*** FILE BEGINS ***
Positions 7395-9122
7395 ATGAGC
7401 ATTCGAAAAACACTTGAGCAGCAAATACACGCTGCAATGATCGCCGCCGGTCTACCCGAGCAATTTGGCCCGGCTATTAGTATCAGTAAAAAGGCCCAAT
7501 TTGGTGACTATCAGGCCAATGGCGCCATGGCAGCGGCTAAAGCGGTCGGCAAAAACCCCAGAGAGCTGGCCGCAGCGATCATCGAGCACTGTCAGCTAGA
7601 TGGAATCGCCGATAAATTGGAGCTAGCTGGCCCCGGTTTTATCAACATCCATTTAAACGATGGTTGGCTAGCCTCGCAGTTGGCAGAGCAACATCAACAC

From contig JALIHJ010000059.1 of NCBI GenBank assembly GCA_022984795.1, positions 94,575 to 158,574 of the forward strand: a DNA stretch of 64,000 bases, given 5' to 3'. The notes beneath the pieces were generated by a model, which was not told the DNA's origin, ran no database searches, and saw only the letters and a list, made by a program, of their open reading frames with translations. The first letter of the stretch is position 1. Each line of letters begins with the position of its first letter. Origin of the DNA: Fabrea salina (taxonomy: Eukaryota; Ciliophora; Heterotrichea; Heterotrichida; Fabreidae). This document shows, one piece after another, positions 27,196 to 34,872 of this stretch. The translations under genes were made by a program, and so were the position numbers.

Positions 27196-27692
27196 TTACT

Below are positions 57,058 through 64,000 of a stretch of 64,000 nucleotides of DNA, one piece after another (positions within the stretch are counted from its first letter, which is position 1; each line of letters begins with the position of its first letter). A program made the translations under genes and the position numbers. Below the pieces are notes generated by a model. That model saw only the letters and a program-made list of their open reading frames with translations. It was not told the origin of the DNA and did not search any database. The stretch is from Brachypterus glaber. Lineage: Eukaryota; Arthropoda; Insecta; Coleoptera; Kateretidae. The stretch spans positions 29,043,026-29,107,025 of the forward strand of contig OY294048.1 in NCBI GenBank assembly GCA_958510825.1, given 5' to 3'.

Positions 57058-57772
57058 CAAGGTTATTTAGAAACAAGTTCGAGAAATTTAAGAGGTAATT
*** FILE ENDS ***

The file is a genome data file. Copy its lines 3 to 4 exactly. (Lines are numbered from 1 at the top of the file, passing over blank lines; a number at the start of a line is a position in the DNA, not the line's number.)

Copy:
7401 ATTCGAAAAACACTTGAGCAGCAAATACACGCTGCAATGATCGCCGCCGGTCTACCCGAGCAATTTGGCCCGGCTATTAGTATCAGTAAAAAGGCCCAAT
7501 TTGGTGACTATCAGGCCAATGGCGCCATGGCAGCGGCTAAAGCGGTCGGCAAAAACCCCAGAGAGCTGGCCGCAGCGATCATCGAGCACTGTCAGCTAGA